HealthDay News — Proper metered-dose inhaler (MDI)-spacer technique is lacking among the caregivers of urban minority children with persistent asthma.
Only one of 169 caregivers surveyed could complete all 10 steps on a MDI-spacer technique checklist, Marina Reznik, MD, from the Albert Einstein College of Medicine in Montefiore, New York, and colleagues reported in the Journal of Asthma.
The caregivers who completed the survey were responsible for urban minority children aged 2 to 9 years who had persistent asthma, and the 10-step checklist used to assess MDI-spacer device technique were derived from the national guidelines, literature and manufacturers’ instructions.
Caregivers were categorized as “correct users,” defined as completing seven or more steps accurately, or “incorrect users,” defined as six or fewer steps demonstrated accurately.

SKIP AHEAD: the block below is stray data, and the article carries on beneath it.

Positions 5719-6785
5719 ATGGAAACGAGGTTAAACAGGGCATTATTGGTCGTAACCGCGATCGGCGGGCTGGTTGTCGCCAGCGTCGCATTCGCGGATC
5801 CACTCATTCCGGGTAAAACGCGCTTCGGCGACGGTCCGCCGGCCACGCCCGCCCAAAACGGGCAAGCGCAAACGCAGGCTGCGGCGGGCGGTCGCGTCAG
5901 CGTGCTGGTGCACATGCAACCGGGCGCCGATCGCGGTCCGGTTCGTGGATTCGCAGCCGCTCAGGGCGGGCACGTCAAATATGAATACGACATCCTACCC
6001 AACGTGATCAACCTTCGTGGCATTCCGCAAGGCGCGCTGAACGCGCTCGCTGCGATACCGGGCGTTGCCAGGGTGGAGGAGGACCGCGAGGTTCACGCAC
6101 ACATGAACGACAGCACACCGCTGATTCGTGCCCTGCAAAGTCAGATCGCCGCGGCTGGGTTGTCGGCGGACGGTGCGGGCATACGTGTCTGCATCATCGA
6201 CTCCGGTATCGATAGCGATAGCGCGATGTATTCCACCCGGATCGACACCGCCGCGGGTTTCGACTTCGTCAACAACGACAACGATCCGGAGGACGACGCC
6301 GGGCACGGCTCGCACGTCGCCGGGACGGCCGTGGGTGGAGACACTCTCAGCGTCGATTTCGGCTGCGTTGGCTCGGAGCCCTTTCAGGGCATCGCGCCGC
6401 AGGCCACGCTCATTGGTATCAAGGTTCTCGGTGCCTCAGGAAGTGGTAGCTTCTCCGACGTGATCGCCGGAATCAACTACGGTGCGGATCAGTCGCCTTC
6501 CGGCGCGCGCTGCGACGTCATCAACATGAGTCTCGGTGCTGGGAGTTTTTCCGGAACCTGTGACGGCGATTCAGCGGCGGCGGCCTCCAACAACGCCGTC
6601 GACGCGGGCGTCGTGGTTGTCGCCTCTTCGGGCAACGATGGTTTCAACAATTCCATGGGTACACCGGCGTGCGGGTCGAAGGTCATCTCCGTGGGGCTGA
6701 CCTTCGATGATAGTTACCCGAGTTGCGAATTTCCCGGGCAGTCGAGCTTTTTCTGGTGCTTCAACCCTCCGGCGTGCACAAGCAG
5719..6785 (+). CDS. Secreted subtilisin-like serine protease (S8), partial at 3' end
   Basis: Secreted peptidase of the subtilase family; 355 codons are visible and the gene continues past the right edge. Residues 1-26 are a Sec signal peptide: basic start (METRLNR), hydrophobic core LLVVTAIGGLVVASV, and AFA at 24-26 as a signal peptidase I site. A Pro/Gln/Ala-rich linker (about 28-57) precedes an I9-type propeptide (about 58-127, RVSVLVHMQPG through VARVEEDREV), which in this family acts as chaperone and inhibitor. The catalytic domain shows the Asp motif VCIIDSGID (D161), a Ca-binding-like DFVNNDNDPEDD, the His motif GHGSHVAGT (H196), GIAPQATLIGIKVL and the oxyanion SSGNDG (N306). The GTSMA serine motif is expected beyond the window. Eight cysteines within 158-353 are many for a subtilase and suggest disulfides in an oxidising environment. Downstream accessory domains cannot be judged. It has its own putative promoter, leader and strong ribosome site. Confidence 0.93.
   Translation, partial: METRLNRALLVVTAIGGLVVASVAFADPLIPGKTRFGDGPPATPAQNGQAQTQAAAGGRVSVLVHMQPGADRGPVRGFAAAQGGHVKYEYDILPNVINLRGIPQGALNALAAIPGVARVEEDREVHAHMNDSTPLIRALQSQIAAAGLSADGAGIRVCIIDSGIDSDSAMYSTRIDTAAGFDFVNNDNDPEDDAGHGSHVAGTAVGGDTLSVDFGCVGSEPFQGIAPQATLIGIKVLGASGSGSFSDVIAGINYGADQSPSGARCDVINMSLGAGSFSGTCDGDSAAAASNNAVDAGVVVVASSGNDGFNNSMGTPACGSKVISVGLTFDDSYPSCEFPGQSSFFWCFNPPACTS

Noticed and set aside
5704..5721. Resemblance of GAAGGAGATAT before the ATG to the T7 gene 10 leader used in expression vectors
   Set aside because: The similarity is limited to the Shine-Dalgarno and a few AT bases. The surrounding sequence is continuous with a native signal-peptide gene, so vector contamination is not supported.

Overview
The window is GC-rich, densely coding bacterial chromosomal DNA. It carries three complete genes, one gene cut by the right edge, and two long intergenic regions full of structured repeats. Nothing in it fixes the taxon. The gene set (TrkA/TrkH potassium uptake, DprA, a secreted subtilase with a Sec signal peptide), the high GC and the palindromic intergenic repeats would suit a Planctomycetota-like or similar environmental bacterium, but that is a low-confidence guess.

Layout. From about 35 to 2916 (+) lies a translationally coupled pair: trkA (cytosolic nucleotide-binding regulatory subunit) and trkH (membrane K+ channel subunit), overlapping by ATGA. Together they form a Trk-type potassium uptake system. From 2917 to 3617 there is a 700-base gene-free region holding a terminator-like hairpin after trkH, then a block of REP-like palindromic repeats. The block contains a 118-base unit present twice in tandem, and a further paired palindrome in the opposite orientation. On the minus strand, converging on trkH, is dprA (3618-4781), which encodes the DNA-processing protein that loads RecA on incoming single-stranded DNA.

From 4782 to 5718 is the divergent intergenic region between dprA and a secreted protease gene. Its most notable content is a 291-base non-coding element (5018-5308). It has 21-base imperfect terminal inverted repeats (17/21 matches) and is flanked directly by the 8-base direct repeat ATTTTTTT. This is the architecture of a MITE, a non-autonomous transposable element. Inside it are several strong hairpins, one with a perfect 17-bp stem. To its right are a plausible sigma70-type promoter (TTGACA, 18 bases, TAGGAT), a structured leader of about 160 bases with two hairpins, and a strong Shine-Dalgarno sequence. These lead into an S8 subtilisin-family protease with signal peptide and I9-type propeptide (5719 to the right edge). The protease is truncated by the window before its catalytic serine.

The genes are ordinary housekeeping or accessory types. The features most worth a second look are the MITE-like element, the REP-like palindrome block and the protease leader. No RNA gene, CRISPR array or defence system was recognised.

The majority of the caregivers (95%) were mothers (mean age, 32.3 years; 56% unemployed); 74% of the children were Hispanic.
Overall, 87% of children had either “not well controlled” or “very poorly controlled” asthma; 92% had a spacer at home, with 71% using it “all” or “most” of the time. Correct MDI-spacer technique was independently predicted by a child having one or more asthma-related hospitalizations in the past 12 months and higher caregiver educational level, the researchers found.
“The caregivers of urban, minority children with persistent asthma lack proper MDI-spacer technique, suggesting the potential value of both targeted short- and long-term educational interventions,” the researchers concluded.